Katherine loved delving into this chapter of history. ‘Despite the fact that about 50 per cent of my history A-level was about the Third Reich, I knew nothing about the occupation of Guernsey. I became so intrigued by it that I took my family on holiday to Guernsey and Sark, the island next door, once we finished filming. It was enchanting, the nicest holiday. We took the girls cycling along the narrow streets.’ And, in an extraordinary coincidence mirroring a plotline in the film, ‘we were told that a German had lived in the cottage next to the one we had rented and had an affair with a local woman’.

Although she has never been in a book club, letter-writing – also a big theme in Guernsey, where Lily James’s character, a journalist, exchanges letters with one of the islanders, and, thus, goes to Guernsey to write about the book club – is something Katherine embraces. ‘Emails are so ephemeral. You can be so much more expressive and creative writing a letter. My father wrote letters to my daughters when they were born, and they are so special.

‘It’s quite ironic that there’s been this tech theme to my work, given how old-school I am. I’ve spent a huge amount of time filming a show about artificial intelligence [Humans], which couldn’t be less “me”. Though in the third season my character has a very attractive male robot running the house – that’s something I wouldn’t mind in my life! I totally related to Jen in The IT Crowd, the way she has to lie and bluff because she’s technologically inept.’ Katherine eschews all forms of social media.

‘I don’t do any of it because I’m old enough for it to feel like a choice. That said, I am on my iPhone all the time, mainly keeping up with people on WhatsApp – the only app I like using, because I like having groups of friends. Things like Snapchat terrify me – I am already worried about helping my daughters to negotiate it all when they get older. I’m hoping there will be a backlash, where this younger generation, who seem very savvy, will step back and do yoga and listen to albums on vinyl and only have set times when they allow themselves to be on their phones.’ Spoken like a true free spirit. And with that, she’s off to meet her husband for ‘an almost-extinct night on the town’.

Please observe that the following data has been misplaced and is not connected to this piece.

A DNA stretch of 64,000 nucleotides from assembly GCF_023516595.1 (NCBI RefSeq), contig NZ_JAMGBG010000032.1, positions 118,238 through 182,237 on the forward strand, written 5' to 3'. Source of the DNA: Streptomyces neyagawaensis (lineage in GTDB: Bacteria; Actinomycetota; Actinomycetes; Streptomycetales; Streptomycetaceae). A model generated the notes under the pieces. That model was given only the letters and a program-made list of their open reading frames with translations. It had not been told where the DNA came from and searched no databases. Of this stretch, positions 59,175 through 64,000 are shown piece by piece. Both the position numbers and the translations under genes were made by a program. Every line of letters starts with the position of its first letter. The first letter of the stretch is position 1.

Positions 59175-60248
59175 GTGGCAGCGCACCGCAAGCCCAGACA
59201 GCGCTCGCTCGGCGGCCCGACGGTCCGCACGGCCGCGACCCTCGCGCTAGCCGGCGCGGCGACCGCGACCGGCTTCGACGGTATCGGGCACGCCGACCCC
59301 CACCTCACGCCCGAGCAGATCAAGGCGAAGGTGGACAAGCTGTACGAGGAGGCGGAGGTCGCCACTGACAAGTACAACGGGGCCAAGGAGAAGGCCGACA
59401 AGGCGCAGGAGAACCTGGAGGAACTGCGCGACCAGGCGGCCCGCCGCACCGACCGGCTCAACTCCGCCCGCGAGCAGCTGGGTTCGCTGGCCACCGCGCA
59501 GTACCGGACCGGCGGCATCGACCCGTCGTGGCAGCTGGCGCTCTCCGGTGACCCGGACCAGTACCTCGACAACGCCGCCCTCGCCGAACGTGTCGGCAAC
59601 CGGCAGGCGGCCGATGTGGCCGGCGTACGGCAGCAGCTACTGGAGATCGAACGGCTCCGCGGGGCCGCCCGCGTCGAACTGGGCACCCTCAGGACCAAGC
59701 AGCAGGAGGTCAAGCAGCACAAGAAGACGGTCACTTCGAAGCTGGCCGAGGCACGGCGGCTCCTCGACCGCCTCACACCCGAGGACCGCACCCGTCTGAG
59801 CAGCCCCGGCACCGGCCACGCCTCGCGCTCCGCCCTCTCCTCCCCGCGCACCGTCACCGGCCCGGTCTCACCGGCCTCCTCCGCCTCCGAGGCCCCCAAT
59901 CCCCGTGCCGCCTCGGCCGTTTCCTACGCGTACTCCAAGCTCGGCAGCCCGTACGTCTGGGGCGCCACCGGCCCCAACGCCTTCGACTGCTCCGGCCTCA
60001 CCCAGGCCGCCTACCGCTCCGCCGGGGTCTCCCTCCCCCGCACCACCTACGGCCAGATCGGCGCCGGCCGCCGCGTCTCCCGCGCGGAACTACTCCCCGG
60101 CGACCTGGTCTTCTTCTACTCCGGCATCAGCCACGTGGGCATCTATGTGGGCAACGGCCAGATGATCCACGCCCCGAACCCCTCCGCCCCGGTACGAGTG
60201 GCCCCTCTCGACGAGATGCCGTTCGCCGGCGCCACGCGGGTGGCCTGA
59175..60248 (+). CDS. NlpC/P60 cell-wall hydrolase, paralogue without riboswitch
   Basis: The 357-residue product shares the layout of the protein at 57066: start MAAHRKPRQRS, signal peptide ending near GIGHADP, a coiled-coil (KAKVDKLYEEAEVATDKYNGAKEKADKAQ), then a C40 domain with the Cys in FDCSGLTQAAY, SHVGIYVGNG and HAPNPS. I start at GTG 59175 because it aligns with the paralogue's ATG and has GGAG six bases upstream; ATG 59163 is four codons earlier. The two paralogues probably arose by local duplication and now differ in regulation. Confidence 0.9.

Watching: My husband and I watch one episode of a boxset every night. Right now it’s Mad Men – I always come to a series eight years too late. Jon Hamm is bloody amazing.

Reading: Jane Eyre. I reacted against my mum being an English teacher by not reading many classics, but recently I thought that’s a bit sad and I am loving discovering them.

Motto: Here for a good time, not for a long time.

Exercise:  My coccyx is too sore after my rapid second labour to do much, but I loved running along the dramatic coastline while filming Guernsey.

Describe your style: Awful, hectic and quite theatrical.

Fashion fail-safes: I love Zimmermann and Victoria Beckham’s belted dresses. I have an addiction to buying Yves Saint Laurent vintage from Vestiaire Collective – I’ve got some very dramatic jackets for all the nights out I don’t have.

Perfect weekend: Harry and I take the girls around National Trust properties as often as we can.

Dream job: To be in a play that transfers to Broadway and to get to spend the summer holidays in New York with my family while acting in it.

Most like to work with?  Am I allowed to say Penelope Wilton again

The Guernsey Literary and Potato Peel Pie’s Society will be in cinemas nationwide on Friday. The tie-in edition of the book by Annie Barrows and Mary Ann Shaffer is published by Bloomsbury, price £7.99.